- © 2009 by the Seismological Society of America
On 6 April 2009, 01:32:40 UTC, an Mw 6.3 earthquake occurred in the Abruzzo region (central Italy), close to L'Aquila, a town of 68,500 inhabitants. About 300 people died because of the collapse of many residential and public buildings, and damage was widespread in L'Aquila and its neighboring municipalities.
The earthquake occurred at 9.5 km depth along a NW-SW normal fault with SW dip, located below the city of L'Aquila (Istituto Nazionale di Geofisica e Vulcanologia [INGV] 2009a). The maximum observed intensity is IX–X in the MCS scale and the most relevant damages are distributed in the NW-SE direction, with evident predominance toward the southeast (Istituto Nazionale di Geofisica e Vulcanologia 2009b). This event represents the third largest earthquake recorded by strong-motion instruments in Italy, after the 1980 Mw 6.9 Irpinia and the 1976 Mw 6.4 Friuli earthquakes (Luzi et al. 2008).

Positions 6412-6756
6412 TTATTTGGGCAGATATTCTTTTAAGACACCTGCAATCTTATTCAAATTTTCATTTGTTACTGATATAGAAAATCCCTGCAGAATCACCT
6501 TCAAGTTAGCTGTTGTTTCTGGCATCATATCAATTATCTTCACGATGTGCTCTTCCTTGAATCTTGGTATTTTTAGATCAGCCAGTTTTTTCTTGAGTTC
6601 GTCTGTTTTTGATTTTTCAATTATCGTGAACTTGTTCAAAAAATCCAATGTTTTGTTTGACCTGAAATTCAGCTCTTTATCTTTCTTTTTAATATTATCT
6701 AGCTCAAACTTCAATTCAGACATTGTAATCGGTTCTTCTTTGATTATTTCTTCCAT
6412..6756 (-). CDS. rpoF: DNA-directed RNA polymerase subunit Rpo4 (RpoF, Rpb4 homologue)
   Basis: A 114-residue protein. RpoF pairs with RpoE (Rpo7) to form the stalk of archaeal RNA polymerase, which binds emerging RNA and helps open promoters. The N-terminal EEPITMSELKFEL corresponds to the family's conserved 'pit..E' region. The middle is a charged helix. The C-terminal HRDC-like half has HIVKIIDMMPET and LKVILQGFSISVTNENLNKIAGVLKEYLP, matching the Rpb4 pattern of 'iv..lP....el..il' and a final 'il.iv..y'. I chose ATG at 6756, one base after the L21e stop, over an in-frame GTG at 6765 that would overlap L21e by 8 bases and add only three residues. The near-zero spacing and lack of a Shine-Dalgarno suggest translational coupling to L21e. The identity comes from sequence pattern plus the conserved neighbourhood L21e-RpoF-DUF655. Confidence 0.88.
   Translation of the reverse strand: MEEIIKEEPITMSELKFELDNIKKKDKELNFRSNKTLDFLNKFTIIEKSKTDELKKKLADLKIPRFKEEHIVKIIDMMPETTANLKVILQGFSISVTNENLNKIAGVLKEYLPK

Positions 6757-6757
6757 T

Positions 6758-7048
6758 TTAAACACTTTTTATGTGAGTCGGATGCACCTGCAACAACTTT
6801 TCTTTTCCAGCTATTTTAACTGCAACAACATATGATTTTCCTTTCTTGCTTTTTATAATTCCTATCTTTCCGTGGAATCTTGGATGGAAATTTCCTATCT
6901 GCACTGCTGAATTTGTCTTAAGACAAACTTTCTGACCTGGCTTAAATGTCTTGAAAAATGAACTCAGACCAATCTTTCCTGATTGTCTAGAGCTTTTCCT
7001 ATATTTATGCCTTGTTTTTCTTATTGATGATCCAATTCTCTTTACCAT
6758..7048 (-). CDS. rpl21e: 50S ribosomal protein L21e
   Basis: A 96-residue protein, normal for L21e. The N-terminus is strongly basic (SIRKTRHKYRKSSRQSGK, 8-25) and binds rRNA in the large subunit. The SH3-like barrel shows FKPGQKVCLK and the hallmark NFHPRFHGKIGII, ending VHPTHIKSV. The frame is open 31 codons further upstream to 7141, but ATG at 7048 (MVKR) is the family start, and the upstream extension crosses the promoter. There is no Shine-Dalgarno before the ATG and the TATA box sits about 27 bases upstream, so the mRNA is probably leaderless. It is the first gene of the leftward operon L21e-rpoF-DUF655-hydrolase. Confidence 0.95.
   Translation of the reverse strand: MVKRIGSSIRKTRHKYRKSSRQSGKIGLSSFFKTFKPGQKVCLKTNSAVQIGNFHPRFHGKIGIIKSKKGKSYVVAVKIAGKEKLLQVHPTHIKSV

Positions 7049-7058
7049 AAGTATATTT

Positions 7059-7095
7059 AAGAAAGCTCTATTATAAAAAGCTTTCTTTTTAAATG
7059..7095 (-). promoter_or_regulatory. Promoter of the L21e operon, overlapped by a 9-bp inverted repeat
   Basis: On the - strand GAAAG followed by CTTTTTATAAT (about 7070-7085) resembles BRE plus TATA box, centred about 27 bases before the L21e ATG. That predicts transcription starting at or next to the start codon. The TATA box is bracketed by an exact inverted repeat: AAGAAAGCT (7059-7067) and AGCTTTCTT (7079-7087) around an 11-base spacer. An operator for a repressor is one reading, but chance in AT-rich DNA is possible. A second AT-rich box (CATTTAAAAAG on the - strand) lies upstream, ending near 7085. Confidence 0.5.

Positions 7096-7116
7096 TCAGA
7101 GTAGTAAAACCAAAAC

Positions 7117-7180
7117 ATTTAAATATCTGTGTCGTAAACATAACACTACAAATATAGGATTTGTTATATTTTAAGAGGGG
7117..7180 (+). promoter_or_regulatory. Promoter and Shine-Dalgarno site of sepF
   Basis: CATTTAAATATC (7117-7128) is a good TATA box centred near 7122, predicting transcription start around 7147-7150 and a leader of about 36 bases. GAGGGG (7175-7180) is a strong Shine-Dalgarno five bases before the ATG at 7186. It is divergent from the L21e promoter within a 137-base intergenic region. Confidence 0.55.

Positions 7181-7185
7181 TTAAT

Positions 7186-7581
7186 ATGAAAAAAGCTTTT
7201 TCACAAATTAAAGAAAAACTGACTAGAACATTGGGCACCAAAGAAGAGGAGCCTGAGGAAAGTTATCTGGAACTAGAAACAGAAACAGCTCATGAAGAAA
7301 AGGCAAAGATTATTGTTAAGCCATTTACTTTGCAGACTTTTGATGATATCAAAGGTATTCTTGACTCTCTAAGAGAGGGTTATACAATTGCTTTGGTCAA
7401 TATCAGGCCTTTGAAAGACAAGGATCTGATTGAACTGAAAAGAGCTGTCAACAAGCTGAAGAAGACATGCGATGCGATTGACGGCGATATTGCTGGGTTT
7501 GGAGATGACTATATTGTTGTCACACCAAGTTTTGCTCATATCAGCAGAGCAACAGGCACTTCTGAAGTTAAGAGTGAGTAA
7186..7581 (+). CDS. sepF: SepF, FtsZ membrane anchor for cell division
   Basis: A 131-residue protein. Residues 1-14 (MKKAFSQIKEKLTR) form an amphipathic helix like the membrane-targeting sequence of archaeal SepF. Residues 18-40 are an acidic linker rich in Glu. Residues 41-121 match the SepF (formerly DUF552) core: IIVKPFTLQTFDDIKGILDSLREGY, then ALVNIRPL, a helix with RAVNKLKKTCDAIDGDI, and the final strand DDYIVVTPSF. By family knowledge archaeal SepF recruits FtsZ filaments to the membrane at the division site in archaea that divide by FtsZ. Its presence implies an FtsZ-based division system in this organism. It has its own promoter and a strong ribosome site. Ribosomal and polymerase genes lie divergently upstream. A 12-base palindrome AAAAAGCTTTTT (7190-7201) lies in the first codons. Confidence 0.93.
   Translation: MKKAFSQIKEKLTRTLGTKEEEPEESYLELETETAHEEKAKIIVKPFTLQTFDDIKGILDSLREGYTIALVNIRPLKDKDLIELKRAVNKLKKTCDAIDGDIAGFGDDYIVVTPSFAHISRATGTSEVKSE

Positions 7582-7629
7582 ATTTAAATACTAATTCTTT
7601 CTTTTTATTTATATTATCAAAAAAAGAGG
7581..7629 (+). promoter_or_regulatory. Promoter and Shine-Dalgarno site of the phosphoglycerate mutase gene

The mainshock was followed by seven aftershocks of moment magnitude larger than or equal to 5, the two strongest of which occurred on April 7 (Mw = 5.6) and April 9 (Mw = 5.4). The mainshock and its aftershocks have been recorded by several digital stations of the Italian strong-motion network (Rete Accelerometrica Nazionale, RAN), operated by the Italian Department of Civil Protection (DPC); by the Italian seismometric network (Rete Sismometrica Nazionale, operated by INGV-Centro Nazionale Terremoti (CNT); http://cnt.rm.ingv.it); and by a temporary strong-motion array installed by the INGV Sezione di Milano-Pavia (MI-PV; http://www.mi.ingv.it).
A total of 56 three-component strong-motion recordings were obtained within 280 km for the mainshock, with 23 being within 100 km of the epicenter. Horizontal peak ground motions in the near-fault region range from 327 to 646 cm/sec2, the latter representing one of the highest values recorded in Italy. This strong-motion data set, consisting of …